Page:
In ants, the traditional subfamily Ponerinae has been subdivided into several Poneromorph subfamilies, with several former tribes now elevated to subfamily rank. According to this analysis, some ponerine groups may be more closely related to other subfamilies than to each other. The subfamilies of "poneromorph" Formicidae include:
- Ectatomminae (apparently related to the widely distributed and highly diverse Myrmicinae)
- Ponerinae (in a much more restricted sense)
Long considered primitive on the basis of retention of a typical hymenopteran sting and pupae in cocoons, some groups among the poneromorphs exhibit considerable specialization in predatory habits and mandibular form.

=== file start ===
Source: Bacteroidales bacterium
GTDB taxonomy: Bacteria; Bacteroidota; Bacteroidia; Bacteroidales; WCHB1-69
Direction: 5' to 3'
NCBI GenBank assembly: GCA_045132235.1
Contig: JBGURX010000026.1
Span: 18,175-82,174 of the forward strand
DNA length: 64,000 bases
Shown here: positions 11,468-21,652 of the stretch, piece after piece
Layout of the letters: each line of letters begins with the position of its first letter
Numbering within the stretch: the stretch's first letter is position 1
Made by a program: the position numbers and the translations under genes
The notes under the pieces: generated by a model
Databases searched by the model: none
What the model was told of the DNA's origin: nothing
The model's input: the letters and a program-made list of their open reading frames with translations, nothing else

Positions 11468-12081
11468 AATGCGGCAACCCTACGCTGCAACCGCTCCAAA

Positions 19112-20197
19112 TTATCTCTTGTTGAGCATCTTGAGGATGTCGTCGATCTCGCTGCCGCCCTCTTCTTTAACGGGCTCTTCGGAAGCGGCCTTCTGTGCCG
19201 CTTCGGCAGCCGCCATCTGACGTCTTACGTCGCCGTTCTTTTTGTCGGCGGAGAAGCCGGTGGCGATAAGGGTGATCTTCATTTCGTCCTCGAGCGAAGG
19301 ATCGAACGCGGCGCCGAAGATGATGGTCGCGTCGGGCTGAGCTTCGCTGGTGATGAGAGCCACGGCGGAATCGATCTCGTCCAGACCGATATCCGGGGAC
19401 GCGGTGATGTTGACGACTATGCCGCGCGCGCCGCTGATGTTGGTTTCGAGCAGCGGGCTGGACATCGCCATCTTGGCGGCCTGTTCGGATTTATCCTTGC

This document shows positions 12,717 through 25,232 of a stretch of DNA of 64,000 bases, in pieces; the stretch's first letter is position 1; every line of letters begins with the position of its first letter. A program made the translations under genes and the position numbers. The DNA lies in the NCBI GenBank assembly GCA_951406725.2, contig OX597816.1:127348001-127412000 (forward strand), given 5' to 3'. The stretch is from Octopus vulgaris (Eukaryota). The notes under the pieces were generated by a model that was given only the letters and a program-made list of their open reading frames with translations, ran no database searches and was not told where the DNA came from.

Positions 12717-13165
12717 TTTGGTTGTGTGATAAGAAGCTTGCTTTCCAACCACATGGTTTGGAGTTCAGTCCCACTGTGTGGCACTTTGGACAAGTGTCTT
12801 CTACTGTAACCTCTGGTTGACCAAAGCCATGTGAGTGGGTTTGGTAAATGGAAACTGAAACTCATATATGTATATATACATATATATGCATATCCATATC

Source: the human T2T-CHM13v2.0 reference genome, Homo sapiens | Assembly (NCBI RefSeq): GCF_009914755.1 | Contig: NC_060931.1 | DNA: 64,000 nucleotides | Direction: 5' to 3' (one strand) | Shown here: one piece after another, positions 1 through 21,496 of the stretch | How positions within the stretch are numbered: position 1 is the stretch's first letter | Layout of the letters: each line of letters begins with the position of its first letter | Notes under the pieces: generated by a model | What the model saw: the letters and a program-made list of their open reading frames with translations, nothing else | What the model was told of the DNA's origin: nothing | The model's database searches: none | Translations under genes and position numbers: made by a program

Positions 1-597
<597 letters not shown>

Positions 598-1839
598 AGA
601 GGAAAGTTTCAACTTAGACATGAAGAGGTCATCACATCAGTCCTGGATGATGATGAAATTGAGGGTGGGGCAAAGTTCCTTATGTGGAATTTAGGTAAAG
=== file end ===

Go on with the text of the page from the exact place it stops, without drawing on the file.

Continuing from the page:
These two evolutionary developments are often, but not necessarily, seen in association: elongated mandibles with modified teeth for handling large and potentially toxic prey in Amblyopone and Thaumatomyrmex, and strongly modified "snap-jaws" and associated musculature in the generalized predator Odontomachus.
Most poneromorphs are strict predators just like their ancestors (stinging Hymenoptera). Foraging for extrafloral nectar and honeydew from sap-sucking insects has secondarily evolved in Ectatomminae and Paraponerinae, as well as Odontomachus (Ponerinae). A taste for sweets (nectar, fruit) can be considered an evolutionary "advancement" among the ants.
- "Synopsis and classification of Formicidae". Memoirs of the American Entomological Institute. 71: 370. 2003.
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